THE WRAP #46: Intersectionality essentials, weighing up the costs of migration and 60 seconds with Neslihan Sari

As September draws to a close we are finally feeling the warm sun on our eyelids, the fragrant breeze in our hair, the gentle rain on our cheeks…and exhausted. Why is there still so much work to do?!

In actual fact not all of us can complain, having just returned from the ‘Prevalent and Preventable’: International Conference on Violence Against Women organised by the Australian Women Against Violence Alliance (AWAVA) and Our Watch in Adelaide. The conference was challenging, sometimes confronting and always inspiring and MCWH couldn’t be prouder to have had the honour of convening the intersectionality stream. We are so grateful to all the wonderful speakers and participants.

This WRAP we’re going to tell you more about it, as well as offering our take on the recent Productivity Commission Report, but whatever you do, don’t miss spending 60 seconds with Neslihan Sari.

Until next time,
The WRAP Team

Six things you need to know about intersectionality

Image/@Julie_Oberin on Twitter

Image/@Julie_Oberin on Twitter

Last week (19-21 September) the Australian Women Against Violence Alliance (AWAVA) and Our Watch held ‘Prevalent and Preventable’, an international conference on violence against women. The conference provided an important opportunity for service workers, community advocates, policy makers, researchers, government, non-government and other professionals from around Australia, New Zealand, the Asia Pacific, Europe and beyond to come together to discuss ways to prevent violence against women and children.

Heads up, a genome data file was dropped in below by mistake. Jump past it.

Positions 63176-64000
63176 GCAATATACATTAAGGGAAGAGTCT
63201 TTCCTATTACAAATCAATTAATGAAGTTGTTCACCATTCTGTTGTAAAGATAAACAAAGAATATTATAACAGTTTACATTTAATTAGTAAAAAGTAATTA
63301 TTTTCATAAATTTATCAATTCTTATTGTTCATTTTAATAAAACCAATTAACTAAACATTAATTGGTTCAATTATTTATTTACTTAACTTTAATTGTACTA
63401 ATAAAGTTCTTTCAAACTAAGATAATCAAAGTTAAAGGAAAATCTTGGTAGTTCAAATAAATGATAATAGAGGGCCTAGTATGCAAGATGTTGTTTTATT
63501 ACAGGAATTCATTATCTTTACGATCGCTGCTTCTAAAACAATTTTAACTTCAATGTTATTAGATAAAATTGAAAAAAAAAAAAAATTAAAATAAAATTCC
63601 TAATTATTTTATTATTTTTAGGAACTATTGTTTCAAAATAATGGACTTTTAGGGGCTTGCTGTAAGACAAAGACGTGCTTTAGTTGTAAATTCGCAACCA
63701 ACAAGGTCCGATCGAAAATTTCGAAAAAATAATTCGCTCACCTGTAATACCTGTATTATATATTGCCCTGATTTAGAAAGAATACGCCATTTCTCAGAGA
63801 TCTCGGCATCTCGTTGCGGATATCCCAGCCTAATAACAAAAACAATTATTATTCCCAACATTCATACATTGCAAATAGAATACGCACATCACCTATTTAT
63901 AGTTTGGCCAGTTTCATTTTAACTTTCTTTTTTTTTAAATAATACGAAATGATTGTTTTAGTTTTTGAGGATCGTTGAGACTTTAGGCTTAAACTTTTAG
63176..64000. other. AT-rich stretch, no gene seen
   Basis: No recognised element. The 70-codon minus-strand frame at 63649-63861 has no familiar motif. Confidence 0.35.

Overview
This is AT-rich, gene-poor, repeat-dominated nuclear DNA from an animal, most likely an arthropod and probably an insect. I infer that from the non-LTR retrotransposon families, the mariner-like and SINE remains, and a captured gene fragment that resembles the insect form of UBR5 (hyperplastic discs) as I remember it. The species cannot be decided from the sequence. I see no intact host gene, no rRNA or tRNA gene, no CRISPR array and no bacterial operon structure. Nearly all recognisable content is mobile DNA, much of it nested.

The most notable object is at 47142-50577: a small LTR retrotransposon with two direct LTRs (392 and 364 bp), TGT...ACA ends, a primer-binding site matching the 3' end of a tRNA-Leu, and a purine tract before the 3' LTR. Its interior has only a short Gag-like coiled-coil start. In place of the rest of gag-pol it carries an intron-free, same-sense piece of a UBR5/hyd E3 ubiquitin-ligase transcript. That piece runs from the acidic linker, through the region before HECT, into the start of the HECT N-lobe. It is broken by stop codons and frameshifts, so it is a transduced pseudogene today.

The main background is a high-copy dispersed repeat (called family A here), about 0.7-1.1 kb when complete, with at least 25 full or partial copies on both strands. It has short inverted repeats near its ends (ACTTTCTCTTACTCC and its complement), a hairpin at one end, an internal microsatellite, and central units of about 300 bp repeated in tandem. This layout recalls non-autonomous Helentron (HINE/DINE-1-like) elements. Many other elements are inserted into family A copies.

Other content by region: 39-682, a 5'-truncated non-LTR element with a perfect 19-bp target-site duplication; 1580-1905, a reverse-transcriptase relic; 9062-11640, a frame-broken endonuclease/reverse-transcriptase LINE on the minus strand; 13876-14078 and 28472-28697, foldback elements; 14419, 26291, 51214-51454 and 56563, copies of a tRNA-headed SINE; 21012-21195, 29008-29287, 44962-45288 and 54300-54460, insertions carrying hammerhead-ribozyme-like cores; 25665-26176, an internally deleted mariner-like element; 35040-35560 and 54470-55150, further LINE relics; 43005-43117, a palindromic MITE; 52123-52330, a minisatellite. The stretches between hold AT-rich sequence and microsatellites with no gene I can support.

The conference focused on four key thematic streams: preventing violence against Aboriginal and Torres Strait Islander women; putting intersectionality into practice; preventing violence against women in settings with limited services and infrastructure, including rural regional and remote communities in Australia and the Pacific; and focusing on children and young people as agents of change.

As convenors of the intersectionality stream, one of our only disappointments was that we were unable to attend the other streams. But insofar as the conference explicitly aimed to ‘focus on the hard questions’, the intersectionality stream certainly delivered. We learned so much, we loved the discussion and after some rest and some reflection, we want to share six things that we took away about intersectionality over an amazing three days. (You can jump on twitter to learn more #PPVAW2016)

1. It’s about Aboriginal Sovereignty

You might be thinking “what is relationship between intersectionality and Aboriginal sovereignty?” Regardless of the ways in which we are racialised, and regardless of our own individual and family migration histories, one of the strongest messages of the conference was the need to address the fundamental fact that we are settlers on Aboriginal land. An intersectional approach must acknowledge Australia’s colonial history in order to ethically and usefully discuss other forms of discrimination in Australia. It requires us to understand Aboriginal issues as intertwined with struggles against racism, poverty, police violence, war and occupation, violence against women and environmental justice, rather than treating the concerns of Aboriginal people as one issue among many others. By doing so, we can ensure that taking an intersectional approach does not subordinate or compartmentalise the Aboriginal struggle.

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2. It’s not a new idea

The concept of intersectionality came out of a legal framework that was based on black women’s lived experiences. The term was originally developed by US feminist legal scholar Kimberley Crenshaw (1989) who was looking for a way to talk about the discrimination that women faced both for their race as well as their sex.

Today it is a whole area of research and scholarship but it is important to acknowledge that as an idea, ‘intersectionality’ only articulates what black, Indigenous and migrant women have known and have been saying for a long time: you can’t tease out identities as separate categories because everything is connected. Thinkers such as Patricia Hill Collins, bell hooks, Irene Watson, Aileen Moreton Robinson and Audre Lorde (to name just a few) have been talking about similar concepts for a very long time.